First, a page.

Learning how to use the legs to change my level was important. Man, I’m so grateful I have been putting in time learning how to squat. For example, I had to adapt various sexy lunge and squat patterns in order to get in and out of my car, without aggrovating my shoulder. This would not have been a favourable time to discover my legs were weak as piss. Fortunately, they’re quite strong.

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2 key principles for training around an injury | The Cloudfoot Diaries #80

I’ve been injured numerous occassions with various grades of severity and as time goes on, I’m discovering more and more what are the useful mindsets to employ whilst recovering and what thoughts and practices should be discarded.
All too often, people let injuries snowball into excuses for stopping. Stopping their training, stopping their goal-hunting, stopping their positive attitudes etc. And I’ve realised that thinking this way is not useful because it’s the “I’m a victim of circumstance” attitude instead of “I am going to seize this opportunity!”.

It might not be obvious but if you’re injured and it’s not life threatening, you actually have a set of real opportunities you must capitalise on.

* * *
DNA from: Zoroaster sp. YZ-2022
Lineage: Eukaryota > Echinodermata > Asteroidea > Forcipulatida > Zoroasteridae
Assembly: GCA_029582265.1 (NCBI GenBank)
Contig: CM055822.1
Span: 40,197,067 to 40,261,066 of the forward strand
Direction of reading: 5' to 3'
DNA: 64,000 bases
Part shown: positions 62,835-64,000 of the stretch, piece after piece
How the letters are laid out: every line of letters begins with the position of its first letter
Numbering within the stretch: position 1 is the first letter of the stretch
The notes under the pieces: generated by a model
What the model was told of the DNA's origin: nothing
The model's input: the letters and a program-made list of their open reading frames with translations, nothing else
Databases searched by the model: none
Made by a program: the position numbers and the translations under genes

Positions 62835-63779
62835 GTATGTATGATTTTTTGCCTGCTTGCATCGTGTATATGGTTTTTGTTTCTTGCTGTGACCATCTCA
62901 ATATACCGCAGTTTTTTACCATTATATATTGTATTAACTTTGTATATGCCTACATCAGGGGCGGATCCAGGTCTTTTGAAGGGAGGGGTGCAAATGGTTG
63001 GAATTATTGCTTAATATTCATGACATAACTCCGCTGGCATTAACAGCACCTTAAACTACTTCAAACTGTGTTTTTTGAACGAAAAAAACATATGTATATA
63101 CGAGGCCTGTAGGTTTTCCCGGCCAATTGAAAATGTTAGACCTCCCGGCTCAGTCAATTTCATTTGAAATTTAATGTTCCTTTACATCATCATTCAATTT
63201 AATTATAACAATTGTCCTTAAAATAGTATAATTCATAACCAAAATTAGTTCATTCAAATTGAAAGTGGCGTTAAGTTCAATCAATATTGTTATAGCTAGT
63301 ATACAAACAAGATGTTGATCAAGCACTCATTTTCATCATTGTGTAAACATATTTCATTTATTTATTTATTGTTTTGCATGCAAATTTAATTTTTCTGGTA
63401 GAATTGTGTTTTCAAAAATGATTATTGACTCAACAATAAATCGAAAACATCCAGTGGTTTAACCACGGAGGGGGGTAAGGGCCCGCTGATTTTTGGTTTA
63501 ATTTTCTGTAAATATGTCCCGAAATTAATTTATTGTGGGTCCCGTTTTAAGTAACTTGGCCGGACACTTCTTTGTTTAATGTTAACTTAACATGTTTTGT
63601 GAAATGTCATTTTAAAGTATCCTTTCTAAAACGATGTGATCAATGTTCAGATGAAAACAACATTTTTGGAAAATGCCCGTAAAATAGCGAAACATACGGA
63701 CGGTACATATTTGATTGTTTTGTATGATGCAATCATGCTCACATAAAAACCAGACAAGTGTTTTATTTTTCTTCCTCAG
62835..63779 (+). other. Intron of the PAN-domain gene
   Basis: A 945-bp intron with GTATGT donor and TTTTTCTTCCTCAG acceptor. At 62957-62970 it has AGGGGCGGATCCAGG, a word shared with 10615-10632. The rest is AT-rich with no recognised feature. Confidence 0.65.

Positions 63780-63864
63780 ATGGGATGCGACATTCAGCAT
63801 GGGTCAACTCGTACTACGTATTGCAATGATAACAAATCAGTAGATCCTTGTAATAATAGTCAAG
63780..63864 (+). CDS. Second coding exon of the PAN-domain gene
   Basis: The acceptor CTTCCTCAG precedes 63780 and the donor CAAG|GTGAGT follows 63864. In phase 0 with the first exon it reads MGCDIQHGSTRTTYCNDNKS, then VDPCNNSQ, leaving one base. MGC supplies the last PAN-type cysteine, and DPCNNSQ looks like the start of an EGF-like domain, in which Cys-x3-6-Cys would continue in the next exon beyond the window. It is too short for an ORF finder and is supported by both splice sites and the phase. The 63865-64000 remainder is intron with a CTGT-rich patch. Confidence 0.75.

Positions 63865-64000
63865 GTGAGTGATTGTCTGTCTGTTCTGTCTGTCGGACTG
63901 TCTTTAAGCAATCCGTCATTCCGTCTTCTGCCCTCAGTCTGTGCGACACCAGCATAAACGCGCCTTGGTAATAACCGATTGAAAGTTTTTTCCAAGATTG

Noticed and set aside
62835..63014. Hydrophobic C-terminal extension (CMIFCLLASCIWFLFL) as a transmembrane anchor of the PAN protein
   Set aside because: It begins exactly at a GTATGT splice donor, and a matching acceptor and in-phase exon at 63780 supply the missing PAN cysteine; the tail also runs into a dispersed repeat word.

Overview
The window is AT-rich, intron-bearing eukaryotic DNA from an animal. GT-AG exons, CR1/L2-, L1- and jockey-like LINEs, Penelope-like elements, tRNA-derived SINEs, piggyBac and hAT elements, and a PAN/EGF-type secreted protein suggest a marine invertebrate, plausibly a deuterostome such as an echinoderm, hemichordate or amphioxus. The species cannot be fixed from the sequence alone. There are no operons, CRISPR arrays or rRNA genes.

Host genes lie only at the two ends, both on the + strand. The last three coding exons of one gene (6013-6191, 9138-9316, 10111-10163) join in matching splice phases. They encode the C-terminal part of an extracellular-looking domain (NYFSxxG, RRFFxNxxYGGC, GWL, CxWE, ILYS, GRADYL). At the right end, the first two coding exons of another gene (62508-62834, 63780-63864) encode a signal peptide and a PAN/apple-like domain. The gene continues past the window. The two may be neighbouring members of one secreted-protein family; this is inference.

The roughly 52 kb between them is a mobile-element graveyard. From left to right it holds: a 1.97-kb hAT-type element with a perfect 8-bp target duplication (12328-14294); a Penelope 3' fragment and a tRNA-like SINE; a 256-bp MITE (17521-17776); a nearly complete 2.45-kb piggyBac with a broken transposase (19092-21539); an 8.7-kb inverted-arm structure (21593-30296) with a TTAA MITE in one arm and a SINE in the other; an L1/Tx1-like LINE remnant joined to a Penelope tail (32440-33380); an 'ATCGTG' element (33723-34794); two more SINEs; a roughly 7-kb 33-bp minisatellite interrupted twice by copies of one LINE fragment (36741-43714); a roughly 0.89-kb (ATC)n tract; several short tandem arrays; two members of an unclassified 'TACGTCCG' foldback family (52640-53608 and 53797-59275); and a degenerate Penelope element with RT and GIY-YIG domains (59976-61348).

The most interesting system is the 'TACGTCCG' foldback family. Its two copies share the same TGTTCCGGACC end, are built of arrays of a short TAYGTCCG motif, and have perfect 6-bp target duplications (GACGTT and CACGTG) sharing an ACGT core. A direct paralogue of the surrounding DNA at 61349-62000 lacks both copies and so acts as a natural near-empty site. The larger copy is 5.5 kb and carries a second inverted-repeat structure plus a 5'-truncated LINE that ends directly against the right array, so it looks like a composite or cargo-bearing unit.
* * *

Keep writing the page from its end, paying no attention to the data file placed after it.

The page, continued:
I’d like to share with you some of the useful mindsets and principles I have discovered. Perhaps they will assist you in overcoming whatever injuries you currently have.

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People are nicer to you when you’re injured | The Cloudfoot Diaries #79

11 days ago I landed badly on my right shoulder during a Brazilian Jiu Jitsu class. It was part accident, part poor technique and the result was a grade 2 seperation of my right AC joint; a predicted 8 week recovery time.

Every facet of my life was going quite swimmingly until the injury, and since slinging my right arm up and out of action, I’ve had to narrow down my focus to what is critical right now; Sleeping (the most important factor out of ‘Home Living’; eating, washing etc.), Earning Money and Training around the injury.

Sleeping

Althought the first night was so brutal that I didn’t sleep at all, since then I’ve been sleeping with my torso elevated to 45 degrees, lying on my left side only. I don’t adapt to new sleeping positions easily, unless I’m so exhausted that I have no other choice. This case was the latter, and it seems to be working. Thankfully a friend put me up for the week so I didn’t have to endure the pain of the first night that I spent in the van.